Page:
Saturday, July 14, 2012


Yesterday I met my friend for lunch at one of Laurel's finest restaurants:  good food, fine wine, ice water in goblets, wait staff dressed like penguins, white table cloths, napkins, etc. After our waiter brought our salad, Carol, who lives in Florida, said she'd been following the Penn State story with great interest since coming up to Maryland this week. The coverage in their paper at home had been sketchy.

Carol was saying, "Joe Paterno liked to say he was just an ordinary guy living in a little brick house, but actually he had ---" 

"Yes, that's right," chimed in our waiter who was passing by at that moment. "The ones who get the big pay at these schools are the athletic coaches, but it's another story for the professors . . ."  He continued on in that vein for a moment, then remembered he had salads for another table. He moved on, but stopped on his way past us again to pick up the thread. A few more remarks and he was off again to the kitchen. But he wasn't finished. At the doorway, he wheeled and returned to our table to deliver his concluding statement.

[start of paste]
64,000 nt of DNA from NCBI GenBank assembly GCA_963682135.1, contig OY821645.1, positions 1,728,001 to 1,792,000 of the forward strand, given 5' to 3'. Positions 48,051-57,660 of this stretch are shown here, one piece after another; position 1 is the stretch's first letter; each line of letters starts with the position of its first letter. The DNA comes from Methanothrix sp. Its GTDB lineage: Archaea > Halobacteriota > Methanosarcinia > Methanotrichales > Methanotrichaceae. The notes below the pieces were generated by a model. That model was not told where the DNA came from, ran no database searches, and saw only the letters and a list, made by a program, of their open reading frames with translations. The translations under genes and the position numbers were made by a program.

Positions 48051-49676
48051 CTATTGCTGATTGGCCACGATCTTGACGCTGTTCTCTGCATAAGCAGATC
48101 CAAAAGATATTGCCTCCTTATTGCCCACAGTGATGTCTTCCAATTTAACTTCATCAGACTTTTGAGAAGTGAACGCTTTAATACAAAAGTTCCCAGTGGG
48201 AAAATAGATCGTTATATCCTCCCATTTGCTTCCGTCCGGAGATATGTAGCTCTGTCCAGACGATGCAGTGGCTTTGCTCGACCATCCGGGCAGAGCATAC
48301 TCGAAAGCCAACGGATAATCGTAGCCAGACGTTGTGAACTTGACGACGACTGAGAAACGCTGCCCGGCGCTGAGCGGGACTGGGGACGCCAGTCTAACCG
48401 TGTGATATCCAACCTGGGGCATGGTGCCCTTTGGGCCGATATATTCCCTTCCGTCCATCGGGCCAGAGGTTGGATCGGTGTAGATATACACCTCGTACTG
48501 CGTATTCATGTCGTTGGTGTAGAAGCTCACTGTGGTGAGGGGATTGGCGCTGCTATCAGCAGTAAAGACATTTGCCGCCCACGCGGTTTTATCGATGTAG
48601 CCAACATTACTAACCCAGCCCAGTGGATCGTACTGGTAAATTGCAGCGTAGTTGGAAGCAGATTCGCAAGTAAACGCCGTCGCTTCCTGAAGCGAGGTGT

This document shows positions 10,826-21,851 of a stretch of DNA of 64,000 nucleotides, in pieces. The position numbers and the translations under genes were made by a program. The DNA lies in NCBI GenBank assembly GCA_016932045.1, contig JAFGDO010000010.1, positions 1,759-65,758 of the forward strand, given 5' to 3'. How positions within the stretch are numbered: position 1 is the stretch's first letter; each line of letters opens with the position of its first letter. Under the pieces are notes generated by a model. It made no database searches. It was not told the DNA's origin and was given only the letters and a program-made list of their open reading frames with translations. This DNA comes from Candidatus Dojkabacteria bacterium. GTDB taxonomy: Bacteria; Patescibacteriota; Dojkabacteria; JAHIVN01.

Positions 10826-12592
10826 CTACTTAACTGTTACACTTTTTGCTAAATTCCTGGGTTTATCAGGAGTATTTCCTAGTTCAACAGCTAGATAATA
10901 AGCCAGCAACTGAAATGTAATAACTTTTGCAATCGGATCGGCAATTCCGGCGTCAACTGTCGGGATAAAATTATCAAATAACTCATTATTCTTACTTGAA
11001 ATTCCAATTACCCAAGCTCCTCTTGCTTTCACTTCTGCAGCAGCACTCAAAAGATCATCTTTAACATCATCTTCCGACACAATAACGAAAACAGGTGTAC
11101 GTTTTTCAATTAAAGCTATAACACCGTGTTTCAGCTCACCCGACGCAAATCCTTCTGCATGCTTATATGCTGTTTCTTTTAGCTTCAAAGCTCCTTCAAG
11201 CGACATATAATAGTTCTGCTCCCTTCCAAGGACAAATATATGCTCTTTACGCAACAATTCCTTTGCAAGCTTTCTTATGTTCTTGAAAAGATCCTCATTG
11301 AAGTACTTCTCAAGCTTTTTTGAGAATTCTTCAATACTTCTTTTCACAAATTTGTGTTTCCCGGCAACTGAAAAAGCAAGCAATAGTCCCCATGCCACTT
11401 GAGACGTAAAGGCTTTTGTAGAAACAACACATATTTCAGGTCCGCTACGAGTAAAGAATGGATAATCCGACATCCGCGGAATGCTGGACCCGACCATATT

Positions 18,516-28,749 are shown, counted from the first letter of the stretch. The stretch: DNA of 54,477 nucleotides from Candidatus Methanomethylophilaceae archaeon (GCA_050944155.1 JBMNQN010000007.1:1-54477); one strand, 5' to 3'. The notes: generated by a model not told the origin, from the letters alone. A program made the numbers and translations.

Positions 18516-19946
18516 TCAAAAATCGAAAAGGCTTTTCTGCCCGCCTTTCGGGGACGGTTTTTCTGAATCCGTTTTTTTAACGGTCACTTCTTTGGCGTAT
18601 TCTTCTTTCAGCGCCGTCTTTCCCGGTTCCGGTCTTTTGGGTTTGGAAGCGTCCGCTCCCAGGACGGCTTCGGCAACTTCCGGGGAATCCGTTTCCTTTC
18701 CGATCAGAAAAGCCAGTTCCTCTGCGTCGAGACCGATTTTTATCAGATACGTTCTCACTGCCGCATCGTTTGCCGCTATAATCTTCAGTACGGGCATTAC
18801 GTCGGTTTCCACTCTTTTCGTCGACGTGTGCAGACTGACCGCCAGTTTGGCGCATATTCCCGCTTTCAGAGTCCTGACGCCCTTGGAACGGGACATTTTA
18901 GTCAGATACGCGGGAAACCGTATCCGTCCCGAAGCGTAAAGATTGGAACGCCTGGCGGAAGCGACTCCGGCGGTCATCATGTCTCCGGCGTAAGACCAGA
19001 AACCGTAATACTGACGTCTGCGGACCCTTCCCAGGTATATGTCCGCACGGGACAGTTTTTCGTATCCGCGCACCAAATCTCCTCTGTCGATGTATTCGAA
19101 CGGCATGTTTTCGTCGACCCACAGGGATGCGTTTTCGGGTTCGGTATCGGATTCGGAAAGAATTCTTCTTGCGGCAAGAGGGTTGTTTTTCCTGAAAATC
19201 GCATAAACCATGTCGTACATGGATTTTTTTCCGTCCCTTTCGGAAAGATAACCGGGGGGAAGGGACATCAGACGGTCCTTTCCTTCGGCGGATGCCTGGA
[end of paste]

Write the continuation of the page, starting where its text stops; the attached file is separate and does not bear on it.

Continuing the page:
After he left, we could only look at each other and grin in amazement.  When it was time to get the bill, we had trouble attracting his attention. "Try mentioning Joe Paterno again," I suggested to Carol. 

Friday, July 13, 2012

Fifteen Seconds of Fame

WAMU-FM, a local affiliate of National Public Radio, asked Washington-area listeners to e-mail stories about childhood memories of summer. I sent a story about walking to a tiny neighborhood store with my friends to get popsicles at age seven. Pretty tame stuff, but to my surprise, I got a phone call from a woman wanting to set up an interview.